Monday, February 18, 2013

Submarine Project Overwhelmed by Technology

The $5 billion Australian Submarine project was overwhelmed by rapid developments in the IT industry from the early 1980’s. These developments occurred between the design phase and final sea trials. The McIntosh and Prescott review concluded that “the main problem is the extremely rapid rate of technological change, which can give rise to new technologies which could do the job far better emerging during the course of the contract” (McIntosh & Prescott, 1999, p. 6), which led to systems incapable of performing at the required level for military operations.

Over the life of the project, text-based computer interfaces evolved into graphical interfaces. What previously required 49 keystrokes on the systems available at the design stage could be completed with a single click of a mouse on those systems available at the time of launch. The structure of the construction contract prevented adequate adaptation to the rapidly changing environment. The project was touted as ‘on time’ and ‘on budget’, but the deliverable was technologically obsolete.

The central problem of the combat system cost US $900 million to rectify (Hawthorne, 2007) and compromised a nation’s ability to deter regional instability (McIntosh & Prescott, 1999). Perhaps a much later design freeze would have allowed the Submarine project to leverage a more current range of technologies.

It is worth reiterating Laufer’s (1997) view that it is best to proceed first with the components least subject to change, followed by the most variable components. It might be assumed this also applies to project contracts and may have been a better approach for the Collins Submarine project, by delaying the weapons system contract until later in the project. There is ongoing debate on the relative benefits of fixed price versus cost-plus contracts. On the one hand, the rigidity of the fixed price Collins submarine contract was believed to have contributed to the installation of obsolete computer systems that required immediate replacement at great cost (McIntosh & Prescott, 1999). On the other hand, there is a belief that cost-reimbursement contracts create inducements to inflate costs, or avoid cost reduction measures. As McIntosh and Prescott (1999, p. 5) asserted:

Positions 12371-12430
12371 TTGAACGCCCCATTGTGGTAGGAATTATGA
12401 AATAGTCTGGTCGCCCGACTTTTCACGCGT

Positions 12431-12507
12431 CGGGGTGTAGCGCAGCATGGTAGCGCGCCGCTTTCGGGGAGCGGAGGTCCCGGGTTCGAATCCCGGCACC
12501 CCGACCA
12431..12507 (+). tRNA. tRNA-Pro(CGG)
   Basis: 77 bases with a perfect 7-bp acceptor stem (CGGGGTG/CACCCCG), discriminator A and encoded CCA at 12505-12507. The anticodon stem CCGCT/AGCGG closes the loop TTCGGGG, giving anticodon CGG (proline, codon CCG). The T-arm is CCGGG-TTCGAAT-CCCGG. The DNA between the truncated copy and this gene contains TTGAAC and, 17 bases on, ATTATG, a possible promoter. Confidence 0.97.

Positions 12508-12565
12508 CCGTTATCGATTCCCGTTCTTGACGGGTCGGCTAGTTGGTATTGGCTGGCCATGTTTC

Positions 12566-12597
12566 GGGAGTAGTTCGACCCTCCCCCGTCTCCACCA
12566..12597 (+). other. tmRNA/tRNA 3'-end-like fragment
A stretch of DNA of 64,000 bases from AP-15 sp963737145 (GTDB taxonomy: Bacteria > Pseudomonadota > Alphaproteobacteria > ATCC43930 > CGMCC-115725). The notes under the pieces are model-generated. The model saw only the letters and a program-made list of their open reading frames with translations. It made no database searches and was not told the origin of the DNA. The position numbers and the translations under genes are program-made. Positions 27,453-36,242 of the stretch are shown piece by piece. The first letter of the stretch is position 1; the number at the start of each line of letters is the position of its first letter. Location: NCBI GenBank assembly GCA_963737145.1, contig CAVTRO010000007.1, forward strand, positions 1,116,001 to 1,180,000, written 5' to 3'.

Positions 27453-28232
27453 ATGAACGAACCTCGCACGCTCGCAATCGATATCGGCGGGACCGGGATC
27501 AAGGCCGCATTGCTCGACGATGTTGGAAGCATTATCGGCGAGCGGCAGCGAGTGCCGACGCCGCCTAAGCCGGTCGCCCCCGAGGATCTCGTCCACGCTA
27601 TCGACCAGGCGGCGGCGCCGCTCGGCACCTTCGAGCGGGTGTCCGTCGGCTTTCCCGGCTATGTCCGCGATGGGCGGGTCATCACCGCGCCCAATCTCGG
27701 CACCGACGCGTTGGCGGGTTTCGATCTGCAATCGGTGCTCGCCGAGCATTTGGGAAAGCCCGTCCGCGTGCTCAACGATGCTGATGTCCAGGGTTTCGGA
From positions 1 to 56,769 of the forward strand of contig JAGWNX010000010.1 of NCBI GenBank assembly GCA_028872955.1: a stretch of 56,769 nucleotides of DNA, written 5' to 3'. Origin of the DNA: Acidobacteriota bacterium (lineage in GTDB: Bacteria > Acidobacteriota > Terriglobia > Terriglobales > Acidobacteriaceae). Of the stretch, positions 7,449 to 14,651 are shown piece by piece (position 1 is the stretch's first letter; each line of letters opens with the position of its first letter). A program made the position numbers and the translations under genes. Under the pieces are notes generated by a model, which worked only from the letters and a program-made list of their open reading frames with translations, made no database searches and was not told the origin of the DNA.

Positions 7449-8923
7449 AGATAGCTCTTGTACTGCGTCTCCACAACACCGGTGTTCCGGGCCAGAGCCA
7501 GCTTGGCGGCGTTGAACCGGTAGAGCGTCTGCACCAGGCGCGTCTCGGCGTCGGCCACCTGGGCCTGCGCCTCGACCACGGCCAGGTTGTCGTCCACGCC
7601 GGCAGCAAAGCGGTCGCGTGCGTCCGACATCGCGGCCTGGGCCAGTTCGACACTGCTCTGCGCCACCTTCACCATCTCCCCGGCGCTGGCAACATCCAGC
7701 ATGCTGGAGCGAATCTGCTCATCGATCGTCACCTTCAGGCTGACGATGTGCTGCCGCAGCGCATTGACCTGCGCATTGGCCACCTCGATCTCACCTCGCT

For a relatively routine product or one where the specifications are clear and unambiguous and where payment is made mostly on delivery, (a fixed price contract)…can work well. However, for a large, complex and new project, for which a design does not exist in detail and for which generous up-front payments are made, its effect can be deleterious. Particularly in the later stages, it can encourage the supplier to contest the specifications, and their interpretation, and to avoid responsibility wherever possible to protect profit…
My research participants shared ideas on suitable planning styles for dynamic environments. I'll share them another time.

Simon Collyer

Collyer, S., Warren, C., Hemsley, B., & Stevens, C. (2010). Aim Fire Aim - Project Planning Styles in Dynamic Environments Project Management Journal, 41(4), 108-121. doi: 10.1002/pmj.20199
Collyer, S., & Warren, C. M. J. (2009). Project Management Approaches for Dynamic Environments International Journal of Project Management, 27(4), 355-364
Garran, R. (1999, July 2nd). $500m To Save Our Subs Minister Orders Project Overhaul, The Australian.
Garran, R. (1999, July 2nd). Defence management out of its class, The Australian.
McIntosh, M. K., & Prescott, J. B. (1999). Report to the Minister for Defence on the Collins Class Submarine and Related Matters. Department of Defence. Retrieved from
Laufer, A. (1997). Simultaneous Management: Managing Projects in a Dynamic Environment: American Management Association.